WAUKESHA - Fentanyl overdose deaths continue to rise in the U.S. – including in Wisconsin. Waukesha County officials on Monday, Aug. 1 will announce new efforts to prevent substance abuse in the community.
In May, Waukesha County received a $200,000 grant to help expand resources and education regarding substance abuse prevention. Specifically to educate students about the dangers of fentanyl.
Fentanyl is a synthetic opioid – approved for treating severe pain.
According to the CDC, fentanyl is 50 to 100 times stronger than morphine. Everything from pills to pot can be laced with fentanyl and ingesting it once can be deadly.
Waukesha County's fentanyl overdose deaths:
- In 2021: 62 people died
- In 2020: 95 people died
Part of the county's resources is narcan training. County officials say about 4,800 people have taken the training, including about a thousand law enforcement officers.
According to a news release, the Waukesha County Department of Health and Human Services (HHS) has allocated additional grant funds to schools and the community to enhance primary substance abuse prevention. The Waukesha County Sheriff’s Department will implement a pilot program that deploys mental health professionals to crisis calls in real-time. Also, peer support will increase at the community level.
Prevention programs in schools
Waukesha County will offer approximately $200,000 in new Substance Abuse Block Grant (SABG) funds to expand prevention efforts in schools and the community. The grants can fund six primary prevention strategies: information dissemination, education, alternative activities, problem identification and referral, community-based process, and environmental. Schools and licensed prevention agencies each have the opportunity to apply.
Waukesha County has partnered with Addiction Resource Council, Inc. to offer free technical assistance to develop, implement and document programming to schools applying for grants. Awardees may collaborate with other licensed Substance Use Prevention Agencies for activities not provided by schools.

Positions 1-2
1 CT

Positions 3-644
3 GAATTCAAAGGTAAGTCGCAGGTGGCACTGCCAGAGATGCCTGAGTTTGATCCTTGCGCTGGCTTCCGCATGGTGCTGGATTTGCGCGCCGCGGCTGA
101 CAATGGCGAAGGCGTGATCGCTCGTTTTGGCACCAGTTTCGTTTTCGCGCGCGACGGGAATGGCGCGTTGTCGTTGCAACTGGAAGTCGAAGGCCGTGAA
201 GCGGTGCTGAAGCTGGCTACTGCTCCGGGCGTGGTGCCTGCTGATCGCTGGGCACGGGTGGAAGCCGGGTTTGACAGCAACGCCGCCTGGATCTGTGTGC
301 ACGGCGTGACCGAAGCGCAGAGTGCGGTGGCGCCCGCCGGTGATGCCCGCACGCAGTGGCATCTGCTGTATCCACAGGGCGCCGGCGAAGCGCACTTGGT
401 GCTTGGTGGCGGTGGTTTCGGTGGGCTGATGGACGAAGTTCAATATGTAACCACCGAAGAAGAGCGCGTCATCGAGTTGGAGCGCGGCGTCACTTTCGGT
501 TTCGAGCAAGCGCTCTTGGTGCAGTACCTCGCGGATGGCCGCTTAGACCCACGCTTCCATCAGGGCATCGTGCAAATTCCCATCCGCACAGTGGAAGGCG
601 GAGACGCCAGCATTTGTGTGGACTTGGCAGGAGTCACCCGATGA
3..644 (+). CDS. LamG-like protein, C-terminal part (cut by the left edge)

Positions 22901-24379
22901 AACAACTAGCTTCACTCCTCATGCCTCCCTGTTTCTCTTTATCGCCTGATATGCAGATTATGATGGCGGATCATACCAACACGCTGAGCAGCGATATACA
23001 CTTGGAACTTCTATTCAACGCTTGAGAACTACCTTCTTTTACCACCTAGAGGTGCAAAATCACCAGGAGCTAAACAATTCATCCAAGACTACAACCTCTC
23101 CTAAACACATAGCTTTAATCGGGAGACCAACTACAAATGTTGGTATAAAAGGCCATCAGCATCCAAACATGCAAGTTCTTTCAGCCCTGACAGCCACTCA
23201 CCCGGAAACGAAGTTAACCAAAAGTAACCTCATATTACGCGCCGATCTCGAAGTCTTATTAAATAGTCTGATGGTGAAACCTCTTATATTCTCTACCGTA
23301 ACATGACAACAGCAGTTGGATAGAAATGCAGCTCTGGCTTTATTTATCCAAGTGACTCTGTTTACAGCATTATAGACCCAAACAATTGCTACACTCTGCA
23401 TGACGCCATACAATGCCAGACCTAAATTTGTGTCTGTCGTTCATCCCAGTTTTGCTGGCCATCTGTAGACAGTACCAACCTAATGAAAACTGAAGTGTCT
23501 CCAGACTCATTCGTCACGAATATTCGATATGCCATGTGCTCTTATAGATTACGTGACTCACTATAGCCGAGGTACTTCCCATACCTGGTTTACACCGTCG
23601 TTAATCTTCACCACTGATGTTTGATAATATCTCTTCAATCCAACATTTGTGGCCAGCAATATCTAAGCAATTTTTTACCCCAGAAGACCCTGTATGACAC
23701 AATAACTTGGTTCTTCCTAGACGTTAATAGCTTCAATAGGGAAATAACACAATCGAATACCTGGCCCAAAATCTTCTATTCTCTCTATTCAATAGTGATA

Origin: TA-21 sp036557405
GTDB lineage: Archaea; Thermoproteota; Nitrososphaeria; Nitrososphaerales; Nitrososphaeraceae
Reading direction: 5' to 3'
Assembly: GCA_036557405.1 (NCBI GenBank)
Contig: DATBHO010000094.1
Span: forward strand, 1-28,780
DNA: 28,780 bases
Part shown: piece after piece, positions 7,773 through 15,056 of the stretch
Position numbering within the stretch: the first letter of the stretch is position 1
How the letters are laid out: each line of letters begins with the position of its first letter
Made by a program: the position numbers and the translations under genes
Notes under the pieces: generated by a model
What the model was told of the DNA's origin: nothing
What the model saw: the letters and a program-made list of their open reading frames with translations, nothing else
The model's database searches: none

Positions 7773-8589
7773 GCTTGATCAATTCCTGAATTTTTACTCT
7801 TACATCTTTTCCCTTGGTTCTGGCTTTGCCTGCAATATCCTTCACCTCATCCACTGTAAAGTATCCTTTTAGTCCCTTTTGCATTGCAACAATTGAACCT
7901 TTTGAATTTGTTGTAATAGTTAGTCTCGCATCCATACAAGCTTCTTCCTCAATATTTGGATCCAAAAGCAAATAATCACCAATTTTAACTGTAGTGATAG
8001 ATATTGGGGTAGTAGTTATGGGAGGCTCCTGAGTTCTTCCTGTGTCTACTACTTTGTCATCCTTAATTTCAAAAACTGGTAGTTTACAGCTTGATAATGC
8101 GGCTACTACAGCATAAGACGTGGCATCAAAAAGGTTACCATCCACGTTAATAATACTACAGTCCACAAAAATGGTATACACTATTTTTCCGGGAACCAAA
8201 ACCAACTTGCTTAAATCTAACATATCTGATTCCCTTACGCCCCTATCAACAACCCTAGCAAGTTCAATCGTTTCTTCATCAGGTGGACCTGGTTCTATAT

Mental Health Professional program
The Waukesha County Sheriff’s Department, in partnership with HHS, will implement the embedded Mental Health Professional program, which began as a pilot program in November 2021. The sheriff’s department has experienced improved response to mental health and crisis calls since the pilot program began. It will be fully implemented at the end of June.
Waukesha County uses a collective impact approach through multiple programs to fight the opioid crisis, including participation in National Prescription Drug Take Back Day, the Wisconsin Injection Drug Use Prevention Project, and its Drug Treatment Court.
- In 2022, Waukesha County will utilize grants to launch medicated-assisted therapy awareness campaigns to highlight treatment options for individuals in recovery.
- HHS has added an additional full-time peer support specialist to its Outpatient Mental Health and Substance Use Services Clinic Staff.
- The Waukesha County Heroin Task Force’s prevention action team is conducting community presentations to highlight the risks associated with prescription misuse.
- HHS maintains a strong relationship with the AODA Volunteers of Waukesha County, who provide valuable outreach, education and support services to individuals in recovery, or who are considering abstinence from drugs or alcohol.
- The Women’s Health and Recovery Project (WHARP), coordinated by Waukesha County HHS, assists women with substance use disorders, and their children, who have complex needs such as housing, employment, mental health and physical health issues, transportation, and childcare.
- Since 2017, more than 291 documented lives have been saved, at least 289 of those were overdoses reversed by Naloxone, as a result of the Waukesha County HHS Naloxone Project.